All along, I have never been too concerned about this situation because Van is what we call a "happy spitter." He doesn't seem at all distressed about spitting up and there is obviously no pain. He smiles right before he spits up, then unleashes it, and then grins hugely again. Weight gain wasn't too much of a concern in the beginning either; he was born large at 9 pounds 5 ounces, so we expected him to lose a little bit of that anyway in terms of percentage. BJ and I just don't make big boys. George, for instance, is in the seventh percentile for weight, but this is also not a problem because he has always had a consistent trajectory.

Apparently, however, we are learning that Van's trajectory is sloping to the point of intervention. His percentages across appointments have gone from the 90's, to the 82nd, to the 70th, to the 61st, and down to the 45th percentile at four months old. It was enough of a decline that Dr. Harmon felt it warranted a weight check at five months old, when he wouldn't normally have an appointment. She also had me begin feeding him every two hours instead of every three, stating that he might be sleeping too long at night and needs one extra feeding in there. Van did not tolerate being fed every two hours, and the spitting up increased by quite a bit. After only one week of that I abandoned it. About ten days ago Van began waking up in the middle of the night for a feeding, and I certainly have been obliging, knowing that he needs the calories. I have been hoping it meant a growth spurt and that his overall percentage would be up at his check-in today. Instead, he had dropped down to the 37th percentile. His height, however, remains in the 92nd percentile.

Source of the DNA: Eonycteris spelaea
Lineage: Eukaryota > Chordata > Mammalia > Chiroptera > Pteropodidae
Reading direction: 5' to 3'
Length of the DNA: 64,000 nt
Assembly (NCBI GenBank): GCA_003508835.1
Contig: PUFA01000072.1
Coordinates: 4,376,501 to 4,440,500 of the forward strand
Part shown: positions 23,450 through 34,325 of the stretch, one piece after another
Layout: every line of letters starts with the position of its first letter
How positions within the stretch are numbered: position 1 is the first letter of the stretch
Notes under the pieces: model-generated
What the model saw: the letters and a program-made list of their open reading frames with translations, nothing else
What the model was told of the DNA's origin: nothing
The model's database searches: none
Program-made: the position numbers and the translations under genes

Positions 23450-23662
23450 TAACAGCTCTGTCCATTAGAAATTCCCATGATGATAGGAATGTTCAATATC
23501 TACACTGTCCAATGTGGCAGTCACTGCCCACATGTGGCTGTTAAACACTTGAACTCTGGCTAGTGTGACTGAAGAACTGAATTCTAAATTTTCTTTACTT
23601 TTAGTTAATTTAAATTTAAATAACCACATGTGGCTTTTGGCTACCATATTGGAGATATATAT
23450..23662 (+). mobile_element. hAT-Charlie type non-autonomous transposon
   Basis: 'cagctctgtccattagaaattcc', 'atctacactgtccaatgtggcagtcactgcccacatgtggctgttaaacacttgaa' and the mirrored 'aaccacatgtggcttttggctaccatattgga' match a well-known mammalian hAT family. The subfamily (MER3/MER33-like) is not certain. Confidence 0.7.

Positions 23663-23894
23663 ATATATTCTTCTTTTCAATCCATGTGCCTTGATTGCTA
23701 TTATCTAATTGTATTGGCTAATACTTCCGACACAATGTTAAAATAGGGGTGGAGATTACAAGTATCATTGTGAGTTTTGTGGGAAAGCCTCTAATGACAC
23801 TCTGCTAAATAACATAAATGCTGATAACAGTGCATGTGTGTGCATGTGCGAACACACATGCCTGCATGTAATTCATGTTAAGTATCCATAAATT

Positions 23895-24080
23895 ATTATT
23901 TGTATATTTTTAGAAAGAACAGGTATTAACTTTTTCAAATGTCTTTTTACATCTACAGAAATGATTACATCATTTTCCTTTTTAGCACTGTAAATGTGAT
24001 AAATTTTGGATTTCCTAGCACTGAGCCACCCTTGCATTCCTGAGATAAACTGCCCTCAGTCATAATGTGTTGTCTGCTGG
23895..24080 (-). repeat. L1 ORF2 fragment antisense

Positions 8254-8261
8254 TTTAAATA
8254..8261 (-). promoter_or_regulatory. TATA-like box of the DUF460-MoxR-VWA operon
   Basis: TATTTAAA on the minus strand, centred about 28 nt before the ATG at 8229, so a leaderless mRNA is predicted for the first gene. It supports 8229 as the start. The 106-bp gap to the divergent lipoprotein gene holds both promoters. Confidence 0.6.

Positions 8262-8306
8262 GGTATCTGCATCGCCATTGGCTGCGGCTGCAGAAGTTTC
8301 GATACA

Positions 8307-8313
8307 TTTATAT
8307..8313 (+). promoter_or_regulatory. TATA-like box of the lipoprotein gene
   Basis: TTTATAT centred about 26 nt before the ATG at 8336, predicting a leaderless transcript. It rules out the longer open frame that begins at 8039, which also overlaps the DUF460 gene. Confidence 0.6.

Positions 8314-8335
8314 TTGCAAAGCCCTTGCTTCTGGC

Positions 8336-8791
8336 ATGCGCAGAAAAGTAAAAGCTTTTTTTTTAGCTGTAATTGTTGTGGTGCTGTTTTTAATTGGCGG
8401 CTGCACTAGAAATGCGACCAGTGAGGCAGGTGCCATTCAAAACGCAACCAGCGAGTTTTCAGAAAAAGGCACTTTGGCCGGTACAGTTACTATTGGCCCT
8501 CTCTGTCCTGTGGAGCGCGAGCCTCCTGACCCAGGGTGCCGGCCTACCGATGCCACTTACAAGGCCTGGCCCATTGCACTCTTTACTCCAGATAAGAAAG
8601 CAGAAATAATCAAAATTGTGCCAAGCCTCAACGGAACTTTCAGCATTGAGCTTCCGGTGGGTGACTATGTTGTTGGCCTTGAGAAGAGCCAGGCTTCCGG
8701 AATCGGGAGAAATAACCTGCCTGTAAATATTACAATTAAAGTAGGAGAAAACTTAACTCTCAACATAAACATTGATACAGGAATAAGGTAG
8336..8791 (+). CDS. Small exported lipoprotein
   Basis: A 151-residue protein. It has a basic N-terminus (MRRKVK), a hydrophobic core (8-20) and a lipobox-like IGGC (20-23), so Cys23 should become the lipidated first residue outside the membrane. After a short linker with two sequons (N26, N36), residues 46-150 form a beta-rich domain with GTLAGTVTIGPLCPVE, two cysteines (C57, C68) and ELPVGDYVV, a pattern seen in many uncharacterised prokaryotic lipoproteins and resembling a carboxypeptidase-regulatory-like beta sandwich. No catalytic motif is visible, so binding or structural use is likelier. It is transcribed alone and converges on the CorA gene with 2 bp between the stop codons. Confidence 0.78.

I welcome advice and help. I should mention that I am exclusively breastfeeding. Let me tell you what our new plan is and all of the things we have tried. As of today, Dr. Harmon told me to set my alarm for 3AM every night and get that extra feeding in. I will certainly do this, but I no longer have confidence that this action in and of itself will make a difference. After all, I have already essentially been doing this over the last ten days and he has still dropped in percentage. During the day I will continue to feed every two-and-a-half to three hours. She also told us to introduce rice cereal two times a day, beginning today. In two weeks we will drop back to rice cereal once daily and introduce vegetables twice per day. Her thought process here is that a heavier solid food may keep his stomach held down better, resulting in less spitting-up overall.

I had very much hoped that Dr. Harmon would not suggest medications (for reflux?) or formula supplementation, and she suggested neither of those today.